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|Title:||Empowering communities or delinquent congregations? A study of complexity and contradiction in Canadian youth cultures and leisure spaces|
|Authors:||Wilson, Brian S.|
|Abstract:||<p>This dissertation is a theoretical and empirical examination of youth culture in Canada. Theoretically, a continuum of youth-related cultural theories was devised, and a framework that integrated critical interactionism, structuralism, and postmodern theory was adopted. Empirically, the need for more qualitative research on youth culture in Canada was identified and subsequently engaged through the presentation of two ethnographic case studies that were undertaken on this topic. The first case was a study of the rave subculture in Toronto--a "middle class" culture of youth renowned for drug-use, an interest in computer-generated music, and attendance at all-night "rave" dance parties. The second case was a study of youth in an urban recreation/drop-in centre in a low-income area in southern Ontario. These groups were chosen because of their similar and distinct positionings in relation to social class, strategies of resistance, a (relatively) postmodern context, and urban social spaces. Key components of the rave study included: (a) findings that "rave" was defined by its wide range of forms and characteristics--a range that existed simultaneously across the subculture (e.g., in various raver sub-communities), across the careers of individual ravers (e.g., a loss of idealism about rave's potential as a resistant culture), and across the "life" of the Canadian rave scene (e.g., the scene's evolution); (b) the development of "five theses on resistance" as a framework for understanding the multiple, often contradictory positionings of raver youth; and (c) the adoption of Best and Luckenbill's (1994) model of organizational sophistication as means to conceptualize the "local and global" culture. The youth centre study included findings that: (a) despite a broader context of "risk" outside the centre, youth maintained an informal culture of nonviolence by creating "tolerance rules" that allowed diverse groups to coexist; (b) the youth-driven informal culture of the centre allowed youth to maintain a sense of power in an organization otherwise dominated (administratively) by adults; (c) experiences within the centre, while generally positive, were varied and extremely gendered, with female youth being marginalized in the informal, male-dominated sport culture; (d) among female youth, there existed simultaneously a resistance to broader gender/class based limitations on sport participation, and a reproduction of informal power structures. The dissertation concluded with a discussion of the demonstrated importance/implications of being attentive to complexity in the study of youth culture in Canada.</p>|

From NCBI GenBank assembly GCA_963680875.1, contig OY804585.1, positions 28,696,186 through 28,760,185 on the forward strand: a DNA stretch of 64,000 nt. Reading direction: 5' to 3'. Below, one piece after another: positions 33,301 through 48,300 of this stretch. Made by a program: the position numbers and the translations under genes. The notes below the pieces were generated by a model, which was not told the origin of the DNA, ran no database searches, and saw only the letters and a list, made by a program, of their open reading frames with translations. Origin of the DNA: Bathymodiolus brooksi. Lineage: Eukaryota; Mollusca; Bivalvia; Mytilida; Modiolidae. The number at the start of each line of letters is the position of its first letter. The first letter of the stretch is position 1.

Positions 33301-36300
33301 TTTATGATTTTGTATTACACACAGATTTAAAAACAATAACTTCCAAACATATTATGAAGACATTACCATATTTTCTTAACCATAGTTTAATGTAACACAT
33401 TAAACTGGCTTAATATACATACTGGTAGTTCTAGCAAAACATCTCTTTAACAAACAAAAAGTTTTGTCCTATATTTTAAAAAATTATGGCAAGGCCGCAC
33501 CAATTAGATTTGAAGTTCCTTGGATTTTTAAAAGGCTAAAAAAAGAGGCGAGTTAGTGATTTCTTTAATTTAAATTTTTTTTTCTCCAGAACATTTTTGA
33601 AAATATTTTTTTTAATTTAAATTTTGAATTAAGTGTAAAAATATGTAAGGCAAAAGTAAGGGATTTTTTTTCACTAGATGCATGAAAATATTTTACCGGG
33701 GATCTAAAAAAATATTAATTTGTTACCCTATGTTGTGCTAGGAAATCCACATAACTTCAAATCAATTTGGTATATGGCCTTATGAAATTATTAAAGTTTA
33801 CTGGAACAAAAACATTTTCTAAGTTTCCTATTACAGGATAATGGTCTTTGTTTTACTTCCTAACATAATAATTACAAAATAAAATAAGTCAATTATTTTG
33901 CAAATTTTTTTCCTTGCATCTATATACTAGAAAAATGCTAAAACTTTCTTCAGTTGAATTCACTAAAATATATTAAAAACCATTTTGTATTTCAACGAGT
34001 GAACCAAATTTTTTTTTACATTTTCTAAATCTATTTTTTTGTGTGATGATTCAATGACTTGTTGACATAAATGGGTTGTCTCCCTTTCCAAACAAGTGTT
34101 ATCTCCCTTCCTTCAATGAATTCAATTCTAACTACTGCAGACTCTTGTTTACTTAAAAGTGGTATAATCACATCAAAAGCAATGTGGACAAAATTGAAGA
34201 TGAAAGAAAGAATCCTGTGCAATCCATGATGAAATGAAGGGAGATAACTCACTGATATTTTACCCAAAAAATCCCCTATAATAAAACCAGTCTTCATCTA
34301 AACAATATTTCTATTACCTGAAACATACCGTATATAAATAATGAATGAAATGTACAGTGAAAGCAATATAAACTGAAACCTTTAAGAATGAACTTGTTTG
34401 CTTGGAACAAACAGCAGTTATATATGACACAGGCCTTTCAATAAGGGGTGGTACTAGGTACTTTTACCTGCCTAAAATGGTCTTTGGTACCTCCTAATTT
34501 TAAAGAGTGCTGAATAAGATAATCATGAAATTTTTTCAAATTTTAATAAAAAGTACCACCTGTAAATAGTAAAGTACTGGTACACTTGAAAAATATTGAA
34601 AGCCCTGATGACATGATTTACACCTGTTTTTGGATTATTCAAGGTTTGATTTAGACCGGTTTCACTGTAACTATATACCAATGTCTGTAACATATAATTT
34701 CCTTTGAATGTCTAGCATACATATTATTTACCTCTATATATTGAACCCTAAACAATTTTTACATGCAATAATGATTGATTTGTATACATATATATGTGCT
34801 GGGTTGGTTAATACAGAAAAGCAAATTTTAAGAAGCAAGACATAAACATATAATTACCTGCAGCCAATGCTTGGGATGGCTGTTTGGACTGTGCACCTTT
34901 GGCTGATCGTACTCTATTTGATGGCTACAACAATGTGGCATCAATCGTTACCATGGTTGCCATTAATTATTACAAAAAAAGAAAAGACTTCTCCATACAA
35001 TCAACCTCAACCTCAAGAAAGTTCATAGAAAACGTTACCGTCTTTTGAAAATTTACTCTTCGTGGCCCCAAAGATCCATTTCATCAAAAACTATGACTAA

|Appears in Collections:||Open Access Dissertations and Theses|
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